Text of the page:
The problem with swaddling is that it "positions the legs in extension, that is, straight," explains the report's author Dr. Nicholas P. Clarke, a professor and consultant orthopedic surgeon at the University of Southampton, in the United Kingdom. "But in order for the hips to develop properly in the first six months, the legs need to be flexed and abducted, that is, separated."
Thus, swaddling, which holds the legs rigidly in place, can provoke dysplasia, particularly in infants at risk, Clarke says.
Doctors suspect that swaddling increases the risk of dysplasia because it gets in the way of normal development, says Dr. Anthony Scaduto, chief of pediatric orthopedics at the Orthopedic Institute for Children at the University of California, Los Angeles.
In the early months, babies' hips are still very malleable, Scaduto explains. In normal development, when babies move their legs, that drives the ball of the femur deeper into the socket, causing permanent changes to the joint.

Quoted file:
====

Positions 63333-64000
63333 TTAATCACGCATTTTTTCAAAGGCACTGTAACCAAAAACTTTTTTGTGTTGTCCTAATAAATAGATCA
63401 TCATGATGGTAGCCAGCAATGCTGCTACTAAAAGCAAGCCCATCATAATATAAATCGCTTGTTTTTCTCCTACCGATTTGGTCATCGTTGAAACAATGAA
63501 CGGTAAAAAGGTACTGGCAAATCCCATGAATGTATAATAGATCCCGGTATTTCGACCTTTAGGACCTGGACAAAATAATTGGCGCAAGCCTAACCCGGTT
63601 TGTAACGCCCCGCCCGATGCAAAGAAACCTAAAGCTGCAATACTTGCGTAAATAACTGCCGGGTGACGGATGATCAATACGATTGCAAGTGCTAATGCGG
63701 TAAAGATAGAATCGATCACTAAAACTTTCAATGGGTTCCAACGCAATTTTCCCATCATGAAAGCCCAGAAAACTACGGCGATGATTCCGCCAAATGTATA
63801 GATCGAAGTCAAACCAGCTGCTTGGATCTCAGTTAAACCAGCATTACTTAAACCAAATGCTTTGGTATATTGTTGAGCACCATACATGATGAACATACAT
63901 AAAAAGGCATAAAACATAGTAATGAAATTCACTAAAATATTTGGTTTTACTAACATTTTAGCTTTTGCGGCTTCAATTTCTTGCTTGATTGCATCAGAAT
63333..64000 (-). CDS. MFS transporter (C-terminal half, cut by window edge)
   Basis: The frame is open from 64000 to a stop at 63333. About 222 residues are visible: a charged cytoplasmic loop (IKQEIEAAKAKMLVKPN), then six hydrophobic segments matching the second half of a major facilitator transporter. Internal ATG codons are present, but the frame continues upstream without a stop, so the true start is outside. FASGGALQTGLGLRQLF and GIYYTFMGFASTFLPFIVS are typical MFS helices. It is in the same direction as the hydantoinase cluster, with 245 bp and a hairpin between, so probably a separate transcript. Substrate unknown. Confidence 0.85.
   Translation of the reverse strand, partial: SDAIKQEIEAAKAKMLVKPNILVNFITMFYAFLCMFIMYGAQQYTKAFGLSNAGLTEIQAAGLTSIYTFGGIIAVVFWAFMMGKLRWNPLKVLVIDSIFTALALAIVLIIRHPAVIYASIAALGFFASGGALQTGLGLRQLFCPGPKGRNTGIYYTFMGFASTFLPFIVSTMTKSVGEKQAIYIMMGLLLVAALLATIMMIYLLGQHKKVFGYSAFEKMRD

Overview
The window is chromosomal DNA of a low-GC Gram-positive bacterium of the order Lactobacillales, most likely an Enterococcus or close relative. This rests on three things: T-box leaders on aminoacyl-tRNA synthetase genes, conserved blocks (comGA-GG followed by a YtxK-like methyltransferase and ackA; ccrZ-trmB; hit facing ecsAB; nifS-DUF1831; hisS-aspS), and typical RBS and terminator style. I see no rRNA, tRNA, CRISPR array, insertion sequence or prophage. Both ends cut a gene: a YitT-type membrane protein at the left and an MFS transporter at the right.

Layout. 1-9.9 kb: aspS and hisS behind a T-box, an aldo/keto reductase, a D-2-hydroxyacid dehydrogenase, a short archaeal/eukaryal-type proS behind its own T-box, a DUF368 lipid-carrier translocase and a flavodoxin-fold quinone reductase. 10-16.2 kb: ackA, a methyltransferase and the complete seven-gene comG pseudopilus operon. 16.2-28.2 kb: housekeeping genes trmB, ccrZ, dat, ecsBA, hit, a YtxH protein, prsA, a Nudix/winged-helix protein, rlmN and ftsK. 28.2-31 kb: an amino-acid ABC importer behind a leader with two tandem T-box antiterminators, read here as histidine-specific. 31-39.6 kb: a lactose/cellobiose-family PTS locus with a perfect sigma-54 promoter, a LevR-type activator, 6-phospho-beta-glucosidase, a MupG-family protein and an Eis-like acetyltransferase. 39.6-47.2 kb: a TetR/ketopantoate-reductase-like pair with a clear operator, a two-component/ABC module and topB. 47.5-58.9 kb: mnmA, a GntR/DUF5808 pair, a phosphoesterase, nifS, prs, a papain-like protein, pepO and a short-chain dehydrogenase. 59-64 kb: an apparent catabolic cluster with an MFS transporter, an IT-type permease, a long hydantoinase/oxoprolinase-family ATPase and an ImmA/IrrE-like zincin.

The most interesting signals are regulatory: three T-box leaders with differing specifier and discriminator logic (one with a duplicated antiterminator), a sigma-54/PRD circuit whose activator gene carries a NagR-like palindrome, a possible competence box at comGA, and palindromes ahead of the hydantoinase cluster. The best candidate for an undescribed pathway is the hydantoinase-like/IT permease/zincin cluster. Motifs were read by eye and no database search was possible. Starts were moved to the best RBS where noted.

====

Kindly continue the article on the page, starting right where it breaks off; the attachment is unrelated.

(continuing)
"If the pressure from the ball isn't there, then the socket grows more flat and plate-like," Scaduto says.
And that shallow socket can lead to hip dysplasia.
Scaduto has noticed that an increasing percentage of the patients referred to him because of suspected hip dysplasia have been swaddled.
After reviewing all the available studies on infants and swaddling, Clarke determined that swaddled infants "arouse less and sleep longer."
"Parents are turning to swaddling because there is a view that it helps sleep, which it does, and colic, which it does not," Clarke says.
There are other risk factors for hip dysplasia, Clarke notes, including "breech delivery and family history," but environmental factors such as swaddling can't be ignored.
Hip dysplasia that is diagnosed early can be treated with a splint, Clarke told Today.
Image: Swaddled baby, via Shutterstock